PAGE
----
Elder Care

Elder Care


Modern medical science and public health will allow most of us to live to an age at which we can no longer live fully independently. Our physical and mental capabilities may erode slowly or may decline suddenly, as with a stroke or serious accident. When that happens, we will need help in several areas: to accomplish the tasks of daily life that we now are able to do by ourselves; to maintain our health to the extent possible, for as long as possible; and finally to ease our transition to death. Family members may not have the time, the skills, or even the physical strength to provide all these kinds of care. This is why there is a demand for the elder-care industry.

The Bureau of Labor Statistics estimates that in 2018 more than 1.8 million people worked in occupations that involved providing services for the elderly and persons with disabilities in the United States. Some of these establishments are nursing homes or assisted-living communities where elderly people reside, but others provide health-care services for seniors who are living at home or are being dropped off during daytime hours only.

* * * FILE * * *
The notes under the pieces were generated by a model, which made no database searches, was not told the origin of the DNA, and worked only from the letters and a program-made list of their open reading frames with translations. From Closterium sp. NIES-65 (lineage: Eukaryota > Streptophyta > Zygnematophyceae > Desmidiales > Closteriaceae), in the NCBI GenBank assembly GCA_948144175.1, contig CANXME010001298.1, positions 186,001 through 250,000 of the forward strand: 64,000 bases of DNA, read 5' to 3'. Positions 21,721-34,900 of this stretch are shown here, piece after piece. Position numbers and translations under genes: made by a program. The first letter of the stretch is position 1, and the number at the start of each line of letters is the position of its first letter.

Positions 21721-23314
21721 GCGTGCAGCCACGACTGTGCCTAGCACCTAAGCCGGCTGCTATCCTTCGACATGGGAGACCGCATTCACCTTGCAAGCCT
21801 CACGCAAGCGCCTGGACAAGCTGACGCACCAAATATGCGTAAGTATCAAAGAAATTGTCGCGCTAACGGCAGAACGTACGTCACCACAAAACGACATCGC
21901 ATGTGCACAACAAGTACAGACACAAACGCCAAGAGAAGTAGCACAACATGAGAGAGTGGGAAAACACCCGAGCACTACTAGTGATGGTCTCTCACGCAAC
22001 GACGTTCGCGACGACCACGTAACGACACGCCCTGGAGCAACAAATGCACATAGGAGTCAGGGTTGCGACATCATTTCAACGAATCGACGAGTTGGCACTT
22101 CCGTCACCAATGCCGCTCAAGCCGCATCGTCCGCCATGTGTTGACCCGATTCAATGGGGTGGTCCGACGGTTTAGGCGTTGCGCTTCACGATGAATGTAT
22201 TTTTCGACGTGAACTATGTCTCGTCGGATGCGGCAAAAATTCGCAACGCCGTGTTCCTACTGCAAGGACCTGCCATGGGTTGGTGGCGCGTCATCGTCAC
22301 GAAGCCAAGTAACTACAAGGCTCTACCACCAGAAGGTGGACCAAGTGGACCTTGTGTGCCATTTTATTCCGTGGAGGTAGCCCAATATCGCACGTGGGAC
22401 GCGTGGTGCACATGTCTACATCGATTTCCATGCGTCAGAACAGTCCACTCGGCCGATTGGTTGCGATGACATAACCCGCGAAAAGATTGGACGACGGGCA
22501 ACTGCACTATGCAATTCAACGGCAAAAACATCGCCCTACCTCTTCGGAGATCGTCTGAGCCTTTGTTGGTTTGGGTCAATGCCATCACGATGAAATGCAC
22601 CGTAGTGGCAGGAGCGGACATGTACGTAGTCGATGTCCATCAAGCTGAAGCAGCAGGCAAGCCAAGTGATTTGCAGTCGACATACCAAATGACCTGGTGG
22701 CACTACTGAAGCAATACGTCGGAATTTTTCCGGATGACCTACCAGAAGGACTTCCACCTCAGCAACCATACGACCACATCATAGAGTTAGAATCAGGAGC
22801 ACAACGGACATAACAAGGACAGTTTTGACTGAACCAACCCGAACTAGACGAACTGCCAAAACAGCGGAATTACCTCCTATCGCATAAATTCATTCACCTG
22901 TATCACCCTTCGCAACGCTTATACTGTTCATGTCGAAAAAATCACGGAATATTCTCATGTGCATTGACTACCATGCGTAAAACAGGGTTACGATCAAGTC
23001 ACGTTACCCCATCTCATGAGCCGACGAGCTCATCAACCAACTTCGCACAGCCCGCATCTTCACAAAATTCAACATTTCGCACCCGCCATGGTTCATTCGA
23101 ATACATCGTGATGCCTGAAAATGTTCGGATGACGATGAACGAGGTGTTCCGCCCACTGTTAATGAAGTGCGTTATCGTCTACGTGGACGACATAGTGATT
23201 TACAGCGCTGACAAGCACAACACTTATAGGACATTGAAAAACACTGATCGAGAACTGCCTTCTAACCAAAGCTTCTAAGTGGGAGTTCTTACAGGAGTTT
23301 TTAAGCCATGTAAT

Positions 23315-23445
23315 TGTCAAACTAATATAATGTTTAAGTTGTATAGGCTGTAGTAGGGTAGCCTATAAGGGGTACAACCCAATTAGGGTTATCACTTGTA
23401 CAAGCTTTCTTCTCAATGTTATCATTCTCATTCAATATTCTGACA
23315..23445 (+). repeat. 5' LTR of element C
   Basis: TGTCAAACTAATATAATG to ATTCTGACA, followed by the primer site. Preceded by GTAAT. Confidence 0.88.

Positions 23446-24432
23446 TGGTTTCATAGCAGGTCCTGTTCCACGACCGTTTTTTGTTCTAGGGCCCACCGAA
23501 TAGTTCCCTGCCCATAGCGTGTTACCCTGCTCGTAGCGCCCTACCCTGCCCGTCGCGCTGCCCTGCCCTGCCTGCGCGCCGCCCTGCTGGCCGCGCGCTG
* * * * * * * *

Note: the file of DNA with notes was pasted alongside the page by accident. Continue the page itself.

The type of facility with the longest tradition of specializing in elder care is the nursing home. The Kaiser Commission on Medicaid and the Uninsured estimates that there were around 15,432 certified nursing homes in the United States as of 2016, a number that has stayed quite stable for most of the past decade. About 1.3 million Americans live in these facilities.

According to the National Center for Health Statistics (NCHS), there are around 29,000 assisted-living communities, with a total capacity of almost 1 million. Because Medicare does not pay for assisted-living care, nor does Medicaid in many states, private payments from residents and families account for most of the revenue. The NCHS estimates that only 16.5 percent of assisted living residents rely on Medicaid to cover the cost of their services.

A national NCHS survey, publishe...